Vegetable and fruit consumption helps reduce the occurrence of overweight, obesity, and other chronic diseases. However, only 50% of young adults eat at least five servings of these foods daily. Based on the construct of the Theory of planned behaviour of Ajzen (1991) to which other constructs were added (descriptive norm, perceived regularity of the behaviour and past behaviour), this study aims at identifying the determinants in the intention of young adults in postsecondary education institutions to eat at least five servings of vegetables and fruit daily during the next three months.
A sample of 385 students in two CEGEP (junior college institutions) in the Quebec City area participated in this correlation study on a volunteer basis. While attending class, they completed a self-administered questionnaire.
Hierarchical regression analyses showed that perceived behavioural controls and the perceived weight of facilitating factors and barriers to the behaviour, explained 75% of the intention variance. Another 4% was explained when the perceived regularity of the behaviour, the descriptive norm, and past-behaviour, were added to the analysis. Logistic regression analyses show that individuals presenting weak/strong intention can be differentiated among themselves as to the perception of benefits derived from a daily consumption of vegetables and fruit (such as maintaining good health, eating foods that taste good), and as to facilitating factors/barriers that assist or inhibit such consumption (possessing more information on the nutritional value and taste of vegetables and fruit, or disposing of sufficient time to prepare them).
To our knowledge, this is the first study done in Quebec using a recognized theoretical model to identify the determinants of the intention to eat at least five servings of vegetables and fruit daily in a sample of young adults in postsecondary education institutions. The results may be helpful in designing the contents of interventions aimed at maintaining and increasing daily consumption of vegetables and fruit by young adults.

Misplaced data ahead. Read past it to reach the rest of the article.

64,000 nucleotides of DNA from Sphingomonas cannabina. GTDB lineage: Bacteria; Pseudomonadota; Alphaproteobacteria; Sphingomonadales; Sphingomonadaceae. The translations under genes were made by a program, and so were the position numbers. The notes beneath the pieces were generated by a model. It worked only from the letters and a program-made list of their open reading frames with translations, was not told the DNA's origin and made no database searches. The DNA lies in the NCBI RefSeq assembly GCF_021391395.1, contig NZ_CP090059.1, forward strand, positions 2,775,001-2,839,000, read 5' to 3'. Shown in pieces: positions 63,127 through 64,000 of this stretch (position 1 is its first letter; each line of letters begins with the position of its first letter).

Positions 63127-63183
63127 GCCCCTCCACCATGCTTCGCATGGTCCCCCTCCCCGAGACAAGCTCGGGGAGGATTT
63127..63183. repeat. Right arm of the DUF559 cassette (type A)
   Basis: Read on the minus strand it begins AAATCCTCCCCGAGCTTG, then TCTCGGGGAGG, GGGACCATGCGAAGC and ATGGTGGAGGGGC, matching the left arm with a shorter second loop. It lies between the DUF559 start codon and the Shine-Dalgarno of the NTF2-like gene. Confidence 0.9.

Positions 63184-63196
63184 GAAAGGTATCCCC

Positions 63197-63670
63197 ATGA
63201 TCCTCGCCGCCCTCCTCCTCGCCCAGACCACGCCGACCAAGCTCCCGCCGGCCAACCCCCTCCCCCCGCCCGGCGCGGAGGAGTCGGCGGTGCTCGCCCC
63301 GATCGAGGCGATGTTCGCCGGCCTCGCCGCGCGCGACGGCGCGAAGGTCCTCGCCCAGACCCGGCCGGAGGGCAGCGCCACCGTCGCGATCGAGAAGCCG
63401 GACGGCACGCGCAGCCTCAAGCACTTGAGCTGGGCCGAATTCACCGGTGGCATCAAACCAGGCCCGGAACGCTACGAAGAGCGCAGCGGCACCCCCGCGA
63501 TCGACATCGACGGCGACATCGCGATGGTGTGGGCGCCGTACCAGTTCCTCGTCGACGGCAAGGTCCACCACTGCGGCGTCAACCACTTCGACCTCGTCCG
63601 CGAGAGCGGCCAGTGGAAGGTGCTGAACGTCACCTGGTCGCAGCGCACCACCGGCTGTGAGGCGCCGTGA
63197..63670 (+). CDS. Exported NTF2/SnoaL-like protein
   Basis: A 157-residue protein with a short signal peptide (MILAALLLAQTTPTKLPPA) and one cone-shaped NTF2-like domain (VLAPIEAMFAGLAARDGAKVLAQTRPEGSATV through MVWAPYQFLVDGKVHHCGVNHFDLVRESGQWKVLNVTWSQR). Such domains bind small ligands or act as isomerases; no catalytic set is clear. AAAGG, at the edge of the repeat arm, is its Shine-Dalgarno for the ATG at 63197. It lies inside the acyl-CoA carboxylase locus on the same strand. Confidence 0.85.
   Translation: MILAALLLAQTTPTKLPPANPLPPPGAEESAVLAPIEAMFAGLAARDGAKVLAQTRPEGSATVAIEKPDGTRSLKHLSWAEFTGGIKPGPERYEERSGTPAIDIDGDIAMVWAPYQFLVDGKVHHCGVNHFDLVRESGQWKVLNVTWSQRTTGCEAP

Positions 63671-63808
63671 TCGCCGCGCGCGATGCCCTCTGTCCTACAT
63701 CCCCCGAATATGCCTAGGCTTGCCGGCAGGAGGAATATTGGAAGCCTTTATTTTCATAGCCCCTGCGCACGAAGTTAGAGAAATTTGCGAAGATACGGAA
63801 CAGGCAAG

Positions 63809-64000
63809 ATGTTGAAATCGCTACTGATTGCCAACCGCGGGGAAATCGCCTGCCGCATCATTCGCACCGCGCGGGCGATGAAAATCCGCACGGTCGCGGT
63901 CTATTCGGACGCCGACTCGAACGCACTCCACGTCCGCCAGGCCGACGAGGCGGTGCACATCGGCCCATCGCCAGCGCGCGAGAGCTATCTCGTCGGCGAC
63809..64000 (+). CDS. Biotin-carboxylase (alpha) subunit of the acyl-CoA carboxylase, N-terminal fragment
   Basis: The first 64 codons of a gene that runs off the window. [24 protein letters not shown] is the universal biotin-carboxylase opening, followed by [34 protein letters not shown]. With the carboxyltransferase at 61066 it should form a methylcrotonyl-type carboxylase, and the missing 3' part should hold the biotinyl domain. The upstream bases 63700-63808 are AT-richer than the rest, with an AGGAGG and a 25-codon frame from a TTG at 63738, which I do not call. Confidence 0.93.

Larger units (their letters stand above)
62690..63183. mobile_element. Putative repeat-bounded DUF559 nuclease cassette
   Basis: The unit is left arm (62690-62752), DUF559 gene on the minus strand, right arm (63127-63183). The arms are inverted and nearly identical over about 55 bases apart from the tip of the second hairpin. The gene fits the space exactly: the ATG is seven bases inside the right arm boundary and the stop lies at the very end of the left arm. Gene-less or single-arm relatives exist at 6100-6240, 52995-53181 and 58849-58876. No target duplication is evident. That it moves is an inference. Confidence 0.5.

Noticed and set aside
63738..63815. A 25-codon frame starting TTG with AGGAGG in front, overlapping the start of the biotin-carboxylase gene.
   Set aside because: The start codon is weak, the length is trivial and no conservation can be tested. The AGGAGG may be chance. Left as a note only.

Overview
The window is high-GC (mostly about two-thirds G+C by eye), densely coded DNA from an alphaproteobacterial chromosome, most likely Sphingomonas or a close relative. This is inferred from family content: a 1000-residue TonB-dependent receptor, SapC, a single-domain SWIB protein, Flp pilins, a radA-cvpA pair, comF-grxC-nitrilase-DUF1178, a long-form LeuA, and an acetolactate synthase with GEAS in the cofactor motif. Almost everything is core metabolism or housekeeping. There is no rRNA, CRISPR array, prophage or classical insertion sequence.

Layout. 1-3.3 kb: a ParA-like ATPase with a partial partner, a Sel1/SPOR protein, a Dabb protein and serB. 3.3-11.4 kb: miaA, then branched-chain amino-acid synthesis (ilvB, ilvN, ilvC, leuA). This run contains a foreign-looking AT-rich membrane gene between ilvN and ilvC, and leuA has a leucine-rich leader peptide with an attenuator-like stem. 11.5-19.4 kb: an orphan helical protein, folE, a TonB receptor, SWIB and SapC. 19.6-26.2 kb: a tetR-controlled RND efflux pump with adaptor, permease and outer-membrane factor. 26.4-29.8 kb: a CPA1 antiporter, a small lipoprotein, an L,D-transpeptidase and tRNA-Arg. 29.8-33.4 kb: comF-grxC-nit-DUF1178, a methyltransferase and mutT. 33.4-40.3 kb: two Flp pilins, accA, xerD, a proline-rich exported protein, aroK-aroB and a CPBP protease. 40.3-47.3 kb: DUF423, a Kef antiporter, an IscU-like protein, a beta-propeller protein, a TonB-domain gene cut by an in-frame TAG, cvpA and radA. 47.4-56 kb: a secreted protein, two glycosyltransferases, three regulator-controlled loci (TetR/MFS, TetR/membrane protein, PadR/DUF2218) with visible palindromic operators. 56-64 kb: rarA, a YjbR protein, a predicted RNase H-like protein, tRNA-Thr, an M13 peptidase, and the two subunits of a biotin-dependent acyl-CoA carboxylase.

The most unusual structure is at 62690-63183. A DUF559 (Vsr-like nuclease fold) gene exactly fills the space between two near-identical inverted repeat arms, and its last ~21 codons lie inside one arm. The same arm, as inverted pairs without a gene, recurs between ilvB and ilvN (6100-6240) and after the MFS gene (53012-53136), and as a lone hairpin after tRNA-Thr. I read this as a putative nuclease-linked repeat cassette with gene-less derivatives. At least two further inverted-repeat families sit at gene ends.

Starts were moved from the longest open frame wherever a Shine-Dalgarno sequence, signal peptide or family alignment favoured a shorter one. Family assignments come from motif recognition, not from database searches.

Several episodes of food poisoning affected the region of Quebec City in July and August 1997. In the first two episodes, the analysis of two cohorts (A and B) demonstrated that the consumption of a raspberry mousse with raspberry sauce increased the risk of contracting gastroenteritis (A, RR = 2.6 p = 0.001; B, RR = 4.7 p = 0.02). More than 200 people were sick after eating a raspberry dessert. The common ingredient of all those desserts was raspberries imported from Bosnia. Viral studies on the raspberry sauce (2) and stool samples (5) using the genome amplification method by PCR indicated the presence of genomic material compatible with a virus of the Caliciviruses family. Southern hybridization and sequence analysis showed that the nucleotide sequences found in the raspberry sauce and in the stool samples were identical. It is important to maintain active surveillance to detect and limit the spread of this kind of outbreak.
This study describes the prevalence of smoking, obesity, sedentary behaviour/physical activity, fruit and vegetable consumption and alcohol use as well as the uptake of breast, cervical and colorectal cancer screening among First Nations and Métis adults in Ontario and compares these to that of the non-Aboriginal population.
We used the Canadian Community Health Survey (2007 to 2011 combined) to calculate prevalence estimates for the 3 ethnocultural populations.
First Nations and Métis adults were significantly more likely than non-Aboriginal adults to self-report smoking and/or to be classified as obese. Alcohol use exceeding cancer prevention recommendations and inadequate fruit and vegetable consumption were more common in First Nations people than in the non-Aboriginal population. First Nations women were more likely to report having had a Fecal Occult Blood Test in the previous 2 years than non-Aboriginal women. No significant differences across the 3 ethnocultural groups were found for breast and cervical screening among women or colorectal screening among men.
Without intervention, we are likely to continue to see a significant burden of smoking- and obesity-related cancers in Ontario's Aboriginal population.